High-Dose Rate (HDR)

High-Dose Rate (HDR) Brachyther­a­py, some­times called inter­nal radi­a­tion ther­a­py, is when a small, radi­a­tion source is placed direct­ly with­in or near a tumor. This helps to spare or reduce radi­a­tion expo­sure to oth­er organs.

HDR Brachyther­a­py works by insert­ing tiny, hol­low catheters tem­porar­i­ly into a tumor. Seed like pel­lets are then insert­ed into each catheter. By using a com­put­er guid­ed sys­tem your radi­a­tion oncol­o­gist can con­trol how far the pel­let is insert­ed and how long the pel­let stays in the catheter to release its radi­a­tion dose.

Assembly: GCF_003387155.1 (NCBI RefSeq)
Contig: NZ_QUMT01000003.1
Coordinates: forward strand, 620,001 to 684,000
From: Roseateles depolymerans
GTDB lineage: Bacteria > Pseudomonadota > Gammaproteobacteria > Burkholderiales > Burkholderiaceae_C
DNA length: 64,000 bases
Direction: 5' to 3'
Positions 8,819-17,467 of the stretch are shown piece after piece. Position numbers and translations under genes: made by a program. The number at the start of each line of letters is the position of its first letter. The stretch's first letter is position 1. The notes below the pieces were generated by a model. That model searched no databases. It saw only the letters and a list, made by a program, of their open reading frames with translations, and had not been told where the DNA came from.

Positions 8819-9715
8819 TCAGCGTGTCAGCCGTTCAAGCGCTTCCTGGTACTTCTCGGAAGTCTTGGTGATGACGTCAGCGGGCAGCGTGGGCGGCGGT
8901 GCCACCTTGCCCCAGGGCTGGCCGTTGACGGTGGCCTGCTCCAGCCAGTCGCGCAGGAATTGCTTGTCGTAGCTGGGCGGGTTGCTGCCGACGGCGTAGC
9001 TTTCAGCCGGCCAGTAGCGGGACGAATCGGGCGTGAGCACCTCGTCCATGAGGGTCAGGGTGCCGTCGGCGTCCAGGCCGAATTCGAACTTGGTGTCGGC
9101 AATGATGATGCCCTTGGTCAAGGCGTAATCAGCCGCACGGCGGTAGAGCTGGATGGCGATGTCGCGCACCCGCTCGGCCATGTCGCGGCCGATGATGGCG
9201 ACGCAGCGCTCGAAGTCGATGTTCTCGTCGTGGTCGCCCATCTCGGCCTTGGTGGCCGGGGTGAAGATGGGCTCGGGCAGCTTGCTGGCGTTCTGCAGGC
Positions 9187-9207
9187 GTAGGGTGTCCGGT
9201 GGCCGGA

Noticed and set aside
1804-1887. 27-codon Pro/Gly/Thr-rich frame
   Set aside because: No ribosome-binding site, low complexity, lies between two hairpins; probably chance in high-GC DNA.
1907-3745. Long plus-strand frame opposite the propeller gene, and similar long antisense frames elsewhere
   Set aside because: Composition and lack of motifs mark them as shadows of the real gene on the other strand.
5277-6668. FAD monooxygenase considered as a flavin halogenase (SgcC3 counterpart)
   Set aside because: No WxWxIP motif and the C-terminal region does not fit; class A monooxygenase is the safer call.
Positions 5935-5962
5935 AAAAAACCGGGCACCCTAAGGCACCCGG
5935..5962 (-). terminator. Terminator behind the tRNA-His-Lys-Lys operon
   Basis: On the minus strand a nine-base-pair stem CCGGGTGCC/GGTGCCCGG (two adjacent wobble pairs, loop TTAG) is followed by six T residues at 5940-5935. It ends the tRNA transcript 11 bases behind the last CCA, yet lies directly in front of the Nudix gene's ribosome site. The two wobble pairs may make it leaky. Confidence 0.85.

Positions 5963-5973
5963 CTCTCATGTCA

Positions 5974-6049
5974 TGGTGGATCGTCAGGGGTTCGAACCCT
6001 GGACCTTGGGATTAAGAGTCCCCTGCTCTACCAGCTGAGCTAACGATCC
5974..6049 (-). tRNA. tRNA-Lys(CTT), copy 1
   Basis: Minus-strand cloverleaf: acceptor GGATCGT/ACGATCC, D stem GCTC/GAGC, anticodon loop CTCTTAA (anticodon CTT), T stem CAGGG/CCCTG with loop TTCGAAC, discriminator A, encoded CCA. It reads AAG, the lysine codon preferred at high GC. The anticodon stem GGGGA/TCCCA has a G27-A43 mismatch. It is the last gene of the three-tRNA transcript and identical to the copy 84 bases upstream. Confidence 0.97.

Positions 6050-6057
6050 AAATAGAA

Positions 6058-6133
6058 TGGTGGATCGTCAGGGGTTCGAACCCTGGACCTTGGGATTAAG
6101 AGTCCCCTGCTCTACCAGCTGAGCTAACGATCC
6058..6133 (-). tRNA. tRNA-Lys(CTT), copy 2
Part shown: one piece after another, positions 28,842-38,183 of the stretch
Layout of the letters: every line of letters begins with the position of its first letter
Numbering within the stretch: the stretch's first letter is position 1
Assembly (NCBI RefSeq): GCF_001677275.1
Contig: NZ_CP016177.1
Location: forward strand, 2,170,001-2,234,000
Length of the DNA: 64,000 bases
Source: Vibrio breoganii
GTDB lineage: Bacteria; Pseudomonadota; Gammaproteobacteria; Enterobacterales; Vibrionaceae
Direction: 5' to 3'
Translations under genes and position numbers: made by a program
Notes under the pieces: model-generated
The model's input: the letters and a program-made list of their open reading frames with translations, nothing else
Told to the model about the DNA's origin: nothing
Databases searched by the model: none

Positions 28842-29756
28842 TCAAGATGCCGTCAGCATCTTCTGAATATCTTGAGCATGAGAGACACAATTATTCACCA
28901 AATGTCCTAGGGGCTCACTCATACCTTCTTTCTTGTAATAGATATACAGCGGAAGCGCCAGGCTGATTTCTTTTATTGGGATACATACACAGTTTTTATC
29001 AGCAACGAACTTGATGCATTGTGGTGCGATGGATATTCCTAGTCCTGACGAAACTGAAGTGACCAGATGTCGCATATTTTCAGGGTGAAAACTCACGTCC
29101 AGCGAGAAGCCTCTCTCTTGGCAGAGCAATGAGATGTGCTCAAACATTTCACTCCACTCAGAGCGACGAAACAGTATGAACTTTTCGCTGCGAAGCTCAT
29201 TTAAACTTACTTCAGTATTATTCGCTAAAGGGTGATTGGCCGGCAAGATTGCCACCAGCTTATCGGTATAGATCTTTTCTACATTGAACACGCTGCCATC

Brachyther­a­py offers a quick­er, more effec­tive type of radi­a­tion treat­ment for some patients. For many can­cer types, the entire brachyther­a­py treat­ment takes one to two days, instead of five to sev­en weeks for exter­nal beam radi­a­tion ther­a­py. Depend­ing on the type and stage of can­cer, HDR may be used alone or in com­bi­na­tion with oth­er treat­ment types. HDR Brachyther­a­py can be used to treat var­i­ous types of can­cer includ­ing breast, skin, prostate and gynecologic.